Carson City is proud of its powerful women

Recently, business reporter Becky Bosshart and I went round and round on her article on "powerful" women and how few (in her opinion) there seem to be in Carson City who have reached the top of their game. Her article lamented those unable to penetrate the "glass ceiling" and named a few locals who seemed to have broken through.

I challenged her, stating that I know of many women in our fine city who have risen to the top without the benefit of being in a family business and that we must consider these successful women, both in private business and government, as having gained foothold into the precarious and fleeting world of power once predominately held by men.

The following women come to mind when I think of the powerhouses in our city:

First and foremost, City Manager Linda Ritter, who manages an ever-growing city with ever-decreasing funds.

Carson City Schools Superintendent Dr. Mary Pierczynski is one of four female superintendents in the state and was the only woman superintendent when she was first appointed. She operates a budget and personnel larger than that of the city.

Mary Lau heads the powerful statewide Nevada Retail Association and Carole Villardo really does the Nevada Taxpayers Association proud. Collie Hutter of Click Bond Inc., runs a fine manufacturing business that contracts with the federal government and Jenny Lopiccolo runs one of the finest real estate operations in this city. You can be certain these women worked hard to get where they are today.

In Nevada state offices, who would be a better example of women reaching top spots than NDOT director Susan Martinovich, who supervises 1,700 employees and oversees a $674 million budget? There's our new state Attorney General Catherine Cortez Masto. Getting to this top spot couldn't have been easy! Then there's State Treasurer Kate Marshall, who oversees state funds, and Controller Kim Wallin who signs all those thousands of state paychecks and keeps the state books in order. While some of these positions are elected, keep in mind that winning any elected office against any male is a major feat.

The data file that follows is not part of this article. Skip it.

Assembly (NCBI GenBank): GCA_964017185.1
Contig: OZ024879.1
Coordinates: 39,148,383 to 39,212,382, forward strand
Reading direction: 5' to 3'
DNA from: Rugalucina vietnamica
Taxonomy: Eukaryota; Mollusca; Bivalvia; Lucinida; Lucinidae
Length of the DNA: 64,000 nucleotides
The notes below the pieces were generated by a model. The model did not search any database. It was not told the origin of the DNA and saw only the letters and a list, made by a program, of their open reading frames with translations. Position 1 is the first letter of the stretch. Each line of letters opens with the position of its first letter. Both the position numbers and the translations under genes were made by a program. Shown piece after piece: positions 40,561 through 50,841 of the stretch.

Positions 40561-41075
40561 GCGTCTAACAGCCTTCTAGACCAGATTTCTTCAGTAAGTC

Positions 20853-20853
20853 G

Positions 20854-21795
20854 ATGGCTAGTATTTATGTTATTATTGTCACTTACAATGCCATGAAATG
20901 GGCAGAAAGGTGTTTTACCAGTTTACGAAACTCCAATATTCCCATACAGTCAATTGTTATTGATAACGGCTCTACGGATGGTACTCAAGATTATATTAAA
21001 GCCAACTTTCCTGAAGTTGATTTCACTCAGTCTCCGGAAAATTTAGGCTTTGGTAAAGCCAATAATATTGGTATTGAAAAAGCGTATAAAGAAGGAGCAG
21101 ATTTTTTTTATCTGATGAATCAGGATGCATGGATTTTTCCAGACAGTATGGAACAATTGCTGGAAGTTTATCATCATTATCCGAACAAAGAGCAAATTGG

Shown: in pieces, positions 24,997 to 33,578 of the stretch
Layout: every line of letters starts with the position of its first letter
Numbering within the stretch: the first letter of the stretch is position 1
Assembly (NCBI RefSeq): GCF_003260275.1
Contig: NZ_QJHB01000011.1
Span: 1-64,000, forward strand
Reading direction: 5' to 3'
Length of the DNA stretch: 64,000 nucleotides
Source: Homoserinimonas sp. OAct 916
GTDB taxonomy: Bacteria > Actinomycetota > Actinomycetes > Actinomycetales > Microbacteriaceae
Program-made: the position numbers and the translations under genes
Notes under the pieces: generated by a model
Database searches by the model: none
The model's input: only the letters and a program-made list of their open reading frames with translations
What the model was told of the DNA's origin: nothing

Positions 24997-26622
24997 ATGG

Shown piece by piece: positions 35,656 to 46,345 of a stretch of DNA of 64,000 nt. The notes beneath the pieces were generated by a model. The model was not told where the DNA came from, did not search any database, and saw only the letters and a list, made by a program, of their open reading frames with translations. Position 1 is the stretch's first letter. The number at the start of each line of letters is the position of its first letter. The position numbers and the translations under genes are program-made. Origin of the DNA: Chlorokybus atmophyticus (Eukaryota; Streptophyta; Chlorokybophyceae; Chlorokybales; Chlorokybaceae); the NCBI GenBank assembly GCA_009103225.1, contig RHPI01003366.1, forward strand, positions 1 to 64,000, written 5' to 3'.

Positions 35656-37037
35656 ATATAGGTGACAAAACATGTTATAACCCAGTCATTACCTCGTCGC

Now, let's consider another male bastion that has been infiltrated by powerful women - the state Legislature. Twenty-six percent of the 63 members of the Legislature are now women. Yes, that august body is still controlled by men, but women are assuming more and more power and five out of nine of the Assembly leadership are controlled by women. That's over half! Out of the eight leaders in the Senate, three are women, with Dina Titus as the minority floor leader. These powerful women are influencing our daily lives.

Becky stated to me that she considered only those in the private sector as eligible for women "making it." I countered by stating that women in government should be included in the "power" list since they, too, have had to endure male competitiveness to climb that tough ladder to the top.

I know I have left out many powerful women: doctors, lawyers, researchers, teachers and more. Women, young and old, are controlling more and more of our destinies and may just do a better job of it! Becky, too, has considerable power: the power of the written word and the ability to influence thousands through one column.

To all the above and to the many not mentioned, the Carson City Area Chamber of Commerce salutes your continued success during Women's History Month!

• Ronni Hannaman is the executive director of the Carson City Area Chamber of Commerce.


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